If truth be told running gites is about the easiest job you can have, once they are up and running. OK there is the occasional bit of urgent maintenance when a fridge breaks down, a child drops an ice-cream on the settee or a snake falls in the swimming pool but generally these incidents are quite painless and easily dealt with.
More demanding visitors also seem to prefer it if the property has been cleaned a bit before they arrive, but that is only every Saturday and the rest of the time the owner can sit there sipping vin rouge and watching the Tour de France on the TV.
But the weather this month, which has been the worst May I can remember, reminded me of the other pressure that gite owners are under…
All those pictures on websites that advertise properties are carefully taken when the skies are blue and the children are playing in the pool while Mum and Dad sort out the barbecue. What they don’t show is people huddled under umbrellas in the pouring rain, wishing they had brought warmer clothes and the gite had central heating while Granny huddles under a blanket!
To have a whole week like that is pretty rare luckily but it can happen and there is nothing worse for the property owner, having sold the holiday on the idea of glorious sunshine and fields of sunflowers, is to see a holiday completely spoiled by the weather. A bit like when you sell a second-hand car to a friend and it breaks down an hour later – you didn’t know it would happen and you can’t do much about it, but still feel guilty…
The answer if you are going on holiday in France shortly is to ensure:
1) the gite has as much wood to burn on a fire as you could ever need. Nothing beats the pleasure of a wood fire when the day is cold and it gives Dad something to do when he can’t use the barbecue (never been any good at barbecues myself but that’s another story…) or understand the television
2) You visit somewhere with lots of caves nearby. Ok these are cold, but they are always cold whatever the weather outside so it will seem normal, perhaps even warm, inside the caves.
3) As soon as the sun comes out from behind the clouds you should force the children to swim in the icy pool and rush around taking photos. This is so you can tell everyone else you had a great time, and so that when you look back at the photos 10 years later and memories have started to fade you might even think you really did have a good time…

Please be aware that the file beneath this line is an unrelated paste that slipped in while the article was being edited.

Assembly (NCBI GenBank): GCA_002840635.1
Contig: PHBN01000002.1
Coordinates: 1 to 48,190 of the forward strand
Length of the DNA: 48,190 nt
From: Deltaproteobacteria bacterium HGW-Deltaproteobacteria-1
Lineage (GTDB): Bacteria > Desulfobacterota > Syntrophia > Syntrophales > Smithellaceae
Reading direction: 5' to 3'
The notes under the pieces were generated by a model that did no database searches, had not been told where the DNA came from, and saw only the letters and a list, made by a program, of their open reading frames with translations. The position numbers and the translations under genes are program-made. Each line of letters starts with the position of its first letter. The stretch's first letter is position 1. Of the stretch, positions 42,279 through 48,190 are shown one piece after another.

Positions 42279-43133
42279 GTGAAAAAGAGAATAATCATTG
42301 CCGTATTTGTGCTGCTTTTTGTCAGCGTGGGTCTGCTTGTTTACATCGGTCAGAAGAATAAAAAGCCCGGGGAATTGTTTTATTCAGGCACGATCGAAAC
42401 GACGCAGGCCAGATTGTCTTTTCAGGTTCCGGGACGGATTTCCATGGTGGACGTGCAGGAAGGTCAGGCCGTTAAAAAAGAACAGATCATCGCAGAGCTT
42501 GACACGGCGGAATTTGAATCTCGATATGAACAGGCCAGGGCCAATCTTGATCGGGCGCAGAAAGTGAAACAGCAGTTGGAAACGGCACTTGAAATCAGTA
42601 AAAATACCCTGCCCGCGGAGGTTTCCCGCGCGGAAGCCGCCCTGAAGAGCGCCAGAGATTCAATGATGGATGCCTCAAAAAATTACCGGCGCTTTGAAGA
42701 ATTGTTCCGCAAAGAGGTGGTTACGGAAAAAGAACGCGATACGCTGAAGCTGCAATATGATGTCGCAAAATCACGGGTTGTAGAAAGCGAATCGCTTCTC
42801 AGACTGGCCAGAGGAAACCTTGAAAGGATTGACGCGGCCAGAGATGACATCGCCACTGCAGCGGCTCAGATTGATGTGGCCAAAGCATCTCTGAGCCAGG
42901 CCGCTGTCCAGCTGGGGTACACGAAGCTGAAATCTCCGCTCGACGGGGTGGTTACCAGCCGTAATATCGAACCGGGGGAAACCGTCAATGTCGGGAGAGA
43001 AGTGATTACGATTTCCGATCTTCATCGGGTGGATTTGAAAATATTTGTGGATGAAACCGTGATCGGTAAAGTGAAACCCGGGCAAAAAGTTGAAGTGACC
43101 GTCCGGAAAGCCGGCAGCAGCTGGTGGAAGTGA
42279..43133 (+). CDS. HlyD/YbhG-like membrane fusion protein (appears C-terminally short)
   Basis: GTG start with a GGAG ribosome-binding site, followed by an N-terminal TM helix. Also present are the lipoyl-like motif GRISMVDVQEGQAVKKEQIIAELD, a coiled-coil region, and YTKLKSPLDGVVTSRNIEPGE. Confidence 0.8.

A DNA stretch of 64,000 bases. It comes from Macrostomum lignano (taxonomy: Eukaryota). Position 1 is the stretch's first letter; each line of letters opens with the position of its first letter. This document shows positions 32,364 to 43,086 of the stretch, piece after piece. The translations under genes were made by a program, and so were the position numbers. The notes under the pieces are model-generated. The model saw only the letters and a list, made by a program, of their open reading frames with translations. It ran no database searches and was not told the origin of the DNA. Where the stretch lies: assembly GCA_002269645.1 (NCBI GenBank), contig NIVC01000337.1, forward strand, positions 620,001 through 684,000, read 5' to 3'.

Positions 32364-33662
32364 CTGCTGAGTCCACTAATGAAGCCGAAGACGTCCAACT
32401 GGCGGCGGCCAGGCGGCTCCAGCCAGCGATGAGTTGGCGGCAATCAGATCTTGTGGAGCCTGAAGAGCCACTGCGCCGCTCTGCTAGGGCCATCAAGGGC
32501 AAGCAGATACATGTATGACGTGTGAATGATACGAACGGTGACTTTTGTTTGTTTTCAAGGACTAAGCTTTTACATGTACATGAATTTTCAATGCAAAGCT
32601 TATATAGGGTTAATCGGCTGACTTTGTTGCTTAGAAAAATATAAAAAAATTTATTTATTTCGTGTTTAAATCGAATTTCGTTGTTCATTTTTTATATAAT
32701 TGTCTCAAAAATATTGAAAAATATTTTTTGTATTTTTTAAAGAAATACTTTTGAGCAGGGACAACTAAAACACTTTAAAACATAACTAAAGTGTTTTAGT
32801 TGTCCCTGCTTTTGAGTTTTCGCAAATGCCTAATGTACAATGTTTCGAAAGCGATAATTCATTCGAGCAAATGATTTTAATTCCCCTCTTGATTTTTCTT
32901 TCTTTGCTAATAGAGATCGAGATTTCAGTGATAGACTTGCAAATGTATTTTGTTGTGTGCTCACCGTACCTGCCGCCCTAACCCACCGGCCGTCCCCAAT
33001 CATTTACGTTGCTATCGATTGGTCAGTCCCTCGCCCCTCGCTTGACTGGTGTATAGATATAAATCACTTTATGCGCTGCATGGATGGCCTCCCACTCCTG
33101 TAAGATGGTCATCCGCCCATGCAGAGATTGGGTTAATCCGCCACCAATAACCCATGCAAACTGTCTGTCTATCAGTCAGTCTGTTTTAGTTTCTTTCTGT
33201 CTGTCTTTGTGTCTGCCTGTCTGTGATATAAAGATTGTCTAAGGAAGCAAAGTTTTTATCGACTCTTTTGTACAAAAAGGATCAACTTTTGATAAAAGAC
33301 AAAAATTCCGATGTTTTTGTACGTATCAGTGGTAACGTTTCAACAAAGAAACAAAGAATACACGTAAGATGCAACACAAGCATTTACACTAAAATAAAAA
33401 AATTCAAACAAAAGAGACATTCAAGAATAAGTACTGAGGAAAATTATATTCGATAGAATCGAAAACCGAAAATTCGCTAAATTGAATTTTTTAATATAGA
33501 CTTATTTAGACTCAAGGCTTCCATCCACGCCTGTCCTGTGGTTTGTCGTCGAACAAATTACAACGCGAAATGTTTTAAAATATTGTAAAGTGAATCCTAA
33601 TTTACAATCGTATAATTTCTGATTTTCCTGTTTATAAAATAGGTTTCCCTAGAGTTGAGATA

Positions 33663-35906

4) Try to squeeze a pair of thick socks and a woolly jumper into your Ryanair baggage allowance if possible. Ideally old and worn out so that you can leave them behind afterwards and fill your bag up with wine and cheese instead…
5) You have plenty of money to sit in cafes and restaurants if necessary. This is much more fun than sitting in the car looking miserable as the car fills up with crisp packets and chocolate wrappers, but bills can mount up very quickly when your children drink their coke in two minutes flat and ask if they can have another…and another!
Note: over the years I would guess that less than about 1 week in 20 is actually spoiled by the weather in the south of France (although dodgy days are more frequent), really it’s quite rare – so son’t panic too much!
Running a gite can be hard work!!!…………… a bit of cleaning ! My gite is spotless and people expect nothing less. It takes me four hours on a Saturday morning to clean and prepair my one bedroomed gite for visitors. Then there is all the washing to do,bed linen bath mats kitchen towels, hand towels etc etc. sort out the recycling,Cut the grass weed the garden and there be on site when visitors arrive to welcome them as I love to do…………it’s good and I enjoy it but it is not as easy as you may think!
Tanya, that comment about cleaning was slightly tongue-in-cheek, we had two gites for ten years so I know exactly what is involved…saturdays when both properties had ‘handovers’ were not amusing!
(In my defence I was a founder member of a site called yourholidaymatters – sadly no longer active despite great work by lots of people – whose principal goal was to ensure that rental properties listed met exacting standards, including cleanliness I’m pleased to say, and that visitors could be assured of a pleasant surprise on arriving rather than a nasty shock!)